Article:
May 2013:

[...] It was on this expedition we met the people of Hahapor, a volcanic island north of Drawoh. A beachcombing culture, they make most of their belongings from debris turning up on the western beaches of the island. Their central god Kakari, custodian of storms, waves, currents and of the tides, is believed to create the debris out in the western horizon during stormy nights. The first day after the storm has settled, the women of Hahapor gather all debris in a circle on the beach, and the men institute a thanksgiving by dancing around the pile wearing elaborate masks made from the tops of plastic cans. The Hahapor people trade with Drawoh merchants, trading debris money for textiles and alcoholic beverages. For currency the indigenous people of the region use a particular category of debris: Circular corks with holes in the middle. We had spotted loads of these along the Surfers Ace coast, so we sailed over and retrieved a fortune. We purchased a good selection of ritual masks from the people of Hahapor. These masks, along with decorative items of debris-rope macramé and a scepter constitute our donation to the Etnographic Museum of Uslo [...]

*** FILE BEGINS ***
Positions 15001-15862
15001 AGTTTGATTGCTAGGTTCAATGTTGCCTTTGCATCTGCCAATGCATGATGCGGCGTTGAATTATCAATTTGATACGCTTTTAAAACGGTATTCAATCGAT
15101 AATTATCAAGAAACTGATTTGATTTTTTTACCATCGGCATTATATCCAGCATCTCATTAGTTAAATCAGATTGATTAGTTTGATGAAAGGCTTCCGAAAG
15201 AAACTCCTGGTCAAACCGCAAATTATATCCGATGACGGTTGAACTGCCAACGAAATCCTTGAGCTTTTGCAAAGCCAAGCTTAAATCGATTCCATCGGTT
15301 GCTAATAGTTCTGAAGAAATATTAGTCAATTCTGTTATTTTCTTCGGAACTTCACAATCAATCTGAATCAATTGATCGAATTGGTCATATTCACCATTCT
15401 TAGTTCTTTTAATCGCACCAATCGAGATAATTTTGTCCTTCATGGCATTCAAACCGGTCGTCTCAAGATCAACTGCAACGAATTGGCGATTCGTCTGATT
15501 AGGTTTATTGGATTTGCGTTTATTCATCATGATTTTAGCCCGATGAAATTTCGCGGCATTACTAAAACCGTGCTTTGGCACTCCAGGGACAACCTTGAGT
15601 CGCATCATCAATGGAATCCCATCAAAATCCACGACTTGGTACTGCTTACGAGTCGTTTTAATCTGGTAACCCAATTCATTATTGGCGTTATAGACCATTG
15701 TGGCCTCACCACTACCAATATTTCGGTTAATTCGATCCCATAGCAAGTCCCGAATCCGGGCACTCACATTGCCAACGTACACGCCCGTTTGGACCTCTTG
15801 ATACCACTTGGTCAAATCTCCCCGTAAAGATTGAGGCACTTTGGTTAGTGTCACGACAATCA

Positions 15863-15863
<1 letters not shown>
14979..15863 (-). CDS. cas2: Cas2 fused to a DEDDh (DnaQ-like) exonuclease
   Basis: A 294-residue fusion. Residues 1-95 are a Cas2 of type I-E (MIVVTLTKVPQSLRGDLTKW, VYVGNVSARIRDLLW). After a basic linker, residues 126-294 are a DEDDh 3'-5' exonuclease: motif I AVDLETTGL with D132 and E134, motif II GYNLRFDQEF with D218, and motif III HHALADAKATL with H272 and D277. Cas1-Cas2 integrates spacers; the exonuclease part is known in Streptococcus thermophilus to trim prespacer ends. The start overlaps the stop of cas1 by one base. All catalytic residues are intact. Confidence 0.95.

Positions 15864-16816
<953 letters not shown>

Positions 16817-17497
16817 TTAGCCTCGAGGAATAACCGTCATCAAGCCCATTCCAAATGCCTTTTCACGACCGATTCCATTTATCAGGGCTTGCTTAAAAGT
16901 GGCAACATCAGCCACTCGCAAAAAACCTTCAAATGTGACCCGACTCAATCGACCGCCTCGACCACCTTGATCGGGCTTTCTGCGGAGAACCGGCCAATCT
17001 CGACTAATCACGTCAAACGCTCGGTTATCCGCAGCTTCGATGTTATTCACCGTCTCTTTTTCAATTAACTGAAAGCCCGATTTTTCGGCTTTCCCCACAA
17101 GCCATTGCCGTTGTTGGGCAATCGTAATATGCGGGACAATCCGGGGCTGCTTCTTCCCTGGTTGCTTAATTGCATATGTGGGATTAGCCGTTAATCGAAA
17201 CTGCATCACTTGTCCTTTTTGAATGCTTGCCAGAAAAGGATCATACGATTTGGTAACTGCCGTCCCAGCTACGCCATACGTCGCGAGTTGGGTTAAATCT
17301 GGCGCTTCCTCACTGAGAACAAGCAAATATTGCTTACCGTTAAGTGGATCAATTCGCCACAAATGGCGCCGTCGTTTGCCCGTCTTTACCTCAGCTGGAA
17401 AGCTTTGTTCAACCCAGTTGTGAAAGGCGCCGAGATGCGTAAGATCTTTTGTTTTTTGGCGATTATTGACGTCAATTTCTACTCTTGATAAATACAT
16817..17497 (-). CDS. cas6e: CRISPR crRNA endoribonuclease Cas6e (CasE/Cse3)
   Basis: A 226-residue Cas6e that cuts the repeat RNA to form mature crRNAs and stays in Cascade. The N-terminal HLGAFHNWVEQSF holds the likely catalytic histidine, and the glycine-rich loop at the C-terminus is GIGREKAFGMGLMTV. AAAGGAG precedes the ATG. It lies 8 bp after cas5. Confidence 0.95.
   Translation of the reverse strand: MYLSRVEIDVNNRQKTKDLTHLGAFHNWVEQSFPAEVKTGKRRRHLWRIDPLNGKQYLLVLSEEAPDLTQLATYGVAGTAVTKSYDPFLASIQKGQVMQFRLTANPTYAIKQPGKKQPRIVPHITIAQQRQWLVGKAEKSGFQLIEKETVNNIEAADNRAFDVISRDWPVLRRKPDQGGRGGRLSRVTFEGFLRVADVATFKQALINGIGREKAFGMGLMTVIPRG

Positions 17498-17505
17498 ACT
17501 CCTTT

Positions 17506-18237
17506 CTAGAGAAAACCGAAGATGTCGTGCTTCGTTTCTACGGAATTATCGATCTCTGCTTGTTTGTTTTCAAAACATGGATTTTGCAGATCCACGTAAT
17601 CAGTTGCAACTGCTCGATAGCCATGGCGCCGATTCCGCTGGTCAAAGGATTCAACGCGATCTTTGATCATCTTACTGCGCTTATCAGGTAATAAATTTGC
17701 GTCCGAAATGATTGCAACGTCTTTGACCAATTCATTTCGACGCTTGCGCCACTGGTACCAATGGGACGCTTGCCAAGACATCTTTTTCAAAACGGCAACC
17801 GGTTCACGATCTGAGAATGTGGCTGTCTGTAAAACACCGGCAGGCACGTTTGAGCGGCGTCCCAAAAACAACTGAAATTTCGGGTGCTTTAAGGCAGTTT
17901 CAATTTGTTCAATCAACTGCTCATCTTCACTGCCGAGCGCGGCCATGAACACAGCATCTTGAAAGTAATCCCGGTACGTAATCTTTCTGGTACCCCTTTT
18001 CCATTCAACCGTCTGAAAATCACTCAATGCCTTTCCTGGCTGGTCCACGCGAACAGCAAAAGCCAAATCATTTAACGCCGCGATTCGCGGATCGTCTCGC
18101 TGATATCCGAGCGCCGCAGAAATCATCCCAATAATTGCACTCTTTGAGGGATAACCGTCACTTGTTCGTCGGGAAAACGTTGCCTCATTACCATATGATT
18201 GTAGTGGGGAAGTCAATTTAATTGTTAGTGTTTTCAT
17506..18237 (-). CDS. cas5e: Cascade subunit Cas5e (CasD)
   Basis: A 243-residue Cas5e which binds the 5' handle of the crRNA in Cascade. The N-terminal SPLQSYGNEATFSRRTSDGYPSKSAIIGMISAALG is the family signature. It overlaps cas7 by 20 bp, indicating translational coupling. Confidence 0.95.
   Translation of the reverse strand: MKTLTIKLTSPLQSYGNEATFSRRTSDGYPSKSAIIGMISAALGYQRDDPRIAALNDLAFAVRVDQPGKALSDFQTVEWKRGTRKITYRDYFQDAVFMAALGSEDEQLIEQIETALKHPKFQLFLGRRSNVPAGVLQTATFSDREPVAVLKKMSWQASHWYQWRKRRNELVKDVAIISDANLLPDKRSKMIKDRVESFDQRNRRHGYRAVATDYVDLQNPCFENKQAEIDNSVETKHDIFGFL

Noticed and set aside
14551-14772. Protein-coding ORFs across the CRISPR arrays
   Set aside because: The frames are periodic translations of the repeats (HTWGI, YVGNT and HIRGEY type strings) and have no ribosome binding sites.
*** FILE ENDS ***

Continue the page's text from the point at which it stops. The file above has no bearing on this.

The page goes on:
This excerpt from the Hahapor diaries also appeared on the Myster Gulf map, developed by Kartografi in spring, 2013.